Noah Cardenas was born and grew up in Southern California. He’s a Twins fan now, but it is understandable that he grew up a Dodgers fan and went to several games at the stadium. He enjoyed watching Yasiel Puig play the game. 
    While he played some football until junior high, some basketball, and even some soccer. It was on the baseball field that he excelled. He attended Bishop Alemany High School in Mission Hills in one of the best prep baseball leagues in the country. In the Mission League, they played against teams like Chaminade and Harvard-Westlake (where Lucas Giolito, Max Fried, and Jack Flaherty played). Notre Dame had Hunter Greene pitching and playing shortstop. There are first-round talents in the conference nearly every year. 
    While there, he was a four-year letter winner. As a junior, he was an honorable-mention All-American. In the summers, he was playing in various national and regional events, such as Perfect Game and the Area Code Games. He was one of the top prospects in his class in California. As a senior, he hit .444/.577/.694 with 15 extra-base hits. 
    He committed to UCLA and was very excited to go there. Cardenas said, “I love UCLA. I think it’s an amazing university. Obviously a diehard Bruin fan now. I grew up a USC fan during the Reggie Bush Era. My brother poisoned me into that thing. I grew up a USC fan, but I was lucky enough for UCLA to recruit me.” 
    In the summer before his freshman year, he played for Portland in the West Coast League and hit .287 with six extra-base hits in 30 games. 
    Cardenas had an incredible freshman season. In 58 games, he hit .375/.476/.500 (.976) with six doubles, a triple, and three homers. He had 17 walks (and was hit 10 times) to go with just 14 strikeouts. He was also an Honorable Mention All-Defensive Team in the Pac-12 that year too. 
    That summer he was scheduled to go play for the Mankato Moondogs of the Northwoods League. Last minute, his coach let him know that he was heading to the Cape Cod League. 
    As a sophomore, he played in just 11 games before Covid hit and ended that season. He did play some summer ball.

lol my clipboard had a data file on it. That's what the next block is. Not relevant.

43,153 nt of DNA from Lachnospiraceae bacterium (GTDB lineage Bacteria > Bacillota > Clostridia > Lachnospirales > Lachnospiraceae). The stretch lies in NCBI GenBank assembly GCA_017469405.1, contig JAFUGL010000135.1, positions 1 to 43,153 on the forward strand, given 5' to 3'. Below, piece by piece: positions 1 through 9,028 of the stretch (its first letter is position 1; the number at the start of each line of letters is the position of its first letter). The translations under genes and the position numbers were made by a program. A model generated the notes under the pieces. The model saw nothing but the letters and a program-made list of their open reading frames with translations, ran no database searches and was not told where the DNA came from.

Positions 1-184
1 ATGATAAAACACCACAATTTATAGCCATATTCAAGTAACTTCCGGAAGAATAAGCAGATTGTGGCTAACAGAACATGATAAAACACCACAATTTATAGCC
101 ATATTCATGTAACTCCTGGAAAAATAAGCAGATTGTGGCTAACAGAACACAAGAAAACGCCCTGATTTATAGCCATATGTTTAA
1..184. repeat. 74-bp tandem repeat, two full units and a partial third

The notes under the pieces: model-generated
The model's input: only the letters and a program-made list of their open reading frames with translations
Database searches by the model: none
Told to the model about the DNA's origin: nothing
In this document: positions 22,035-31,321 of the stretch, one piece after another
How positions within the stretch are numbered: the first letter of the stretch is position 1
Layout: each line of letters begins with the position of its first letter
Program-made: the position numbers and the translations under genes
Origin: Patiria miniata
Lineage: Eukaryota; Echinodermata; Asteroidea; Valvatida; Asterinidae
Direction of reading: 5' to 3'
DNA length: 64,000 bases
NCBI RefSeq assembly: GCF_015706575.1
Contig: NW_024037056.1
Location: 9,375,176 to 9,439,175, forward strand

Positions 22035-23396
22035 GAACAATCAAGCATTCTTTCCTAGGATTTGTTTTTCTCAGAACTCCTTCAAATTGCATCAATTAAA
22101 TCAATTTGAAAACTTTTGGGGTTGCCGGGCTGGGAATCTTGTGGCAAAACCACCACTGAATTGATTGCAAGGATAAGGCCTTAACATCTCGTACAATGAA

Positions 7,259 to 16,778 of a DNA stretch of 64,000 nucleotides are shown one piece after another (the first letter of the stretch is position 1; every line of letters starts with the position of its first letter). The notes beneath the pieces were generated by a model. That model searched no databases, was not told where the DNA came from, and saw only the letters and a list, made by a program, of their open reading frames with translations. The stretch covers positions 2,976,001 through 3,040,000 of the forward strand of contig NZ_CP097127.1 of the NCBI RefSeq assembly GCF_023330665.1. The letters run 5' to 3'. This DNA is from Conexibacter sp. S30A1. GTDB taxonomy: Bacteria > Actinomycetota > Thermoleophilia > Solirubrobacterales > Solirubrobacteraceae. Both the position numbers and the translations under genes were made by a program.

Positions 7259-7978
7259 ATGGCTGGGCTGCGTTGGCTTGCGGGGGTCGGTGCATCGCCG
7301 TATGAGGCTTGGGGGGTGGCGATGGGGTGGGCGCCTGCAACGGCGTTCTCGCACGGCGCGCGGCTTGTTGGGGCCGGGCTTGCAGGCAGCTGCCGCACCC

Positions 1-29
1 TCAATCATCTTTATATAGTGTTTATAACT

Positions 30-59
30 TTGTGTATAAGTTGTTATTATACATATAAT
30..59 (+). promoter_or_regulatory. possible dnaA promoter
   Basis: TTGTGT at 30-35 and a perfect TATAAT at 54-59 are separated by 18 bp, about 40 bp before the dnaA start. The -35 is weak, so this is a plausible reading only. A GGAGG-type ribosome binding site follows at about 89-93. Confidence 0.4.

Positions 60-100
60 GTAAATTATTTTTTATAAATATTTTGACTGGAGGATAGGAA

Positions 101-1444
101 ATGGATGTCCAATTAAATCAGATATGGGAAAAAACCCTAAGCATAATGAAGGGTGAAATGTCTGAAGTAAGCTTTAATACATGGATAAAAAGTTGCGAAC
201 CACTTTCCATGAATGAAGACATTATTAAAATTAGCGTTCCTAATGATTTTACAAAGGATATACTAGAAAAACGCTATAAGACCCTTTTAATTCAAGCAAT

He has a brother that is a trainer in the Texas Rangers organization, and he helped him out during that lost season. They developed a training schedule for him that included all aspects of the game. 
    In his junior season (2021), he played in 57 games and hit .268/.371/.404 (.774) with 12 doubles, a triple, and five home runs. Behind the plate, he threw out 38% of would-be base stealers. He was named to the Pac-12 All-Conference Team. 
    With that success, he became the Twins eighth-round pick in the 2021 draft. 
    Cardenas noted, “You just sit there and wait. It was an awesome time. I really enjoyed it, but that time just sitting on your couch, I just want to go already. I just want to get picked. Finally, that time came, and it was the right time, and I was lucky enough to get drafted by the Twins.” 
    Seven rounds later, the Twins also selected his UCLA teammate Mikey Perez. “Going to UCLA, we always stayed together in the same apartment. He’s been trying to get away from me for years now, and it’s funny that we were drafted by the same team.” He continued, “Mikey’s just been a great friend to have, and the transition to pro ball has been awesome.” 
    After signing, Cardenas got into 13 games late in the year in the FCL. He hit .300/.400/.500 (.900) with a double and a homer in his 25 plate appearances. 
    He got an offseason to work, and he came into the 2022 season ready to go. He remained in Ft. Myers and spent the season with the Mighty Mussels. In 99 games, he hit .261/.421/.413 (.834) with 18 doubles and nine home runs. He even stole 11 bases. You also can’t help but notice his Isolated Discipline (OBP - BA) of .160. He had 73 walks on the season with just 70 strikeouts. He credits Ft. Myers hitting coach Rayden Sierra with helping him focus on knowing the strike zone, but also knowing which pitches he can do damage in the zone.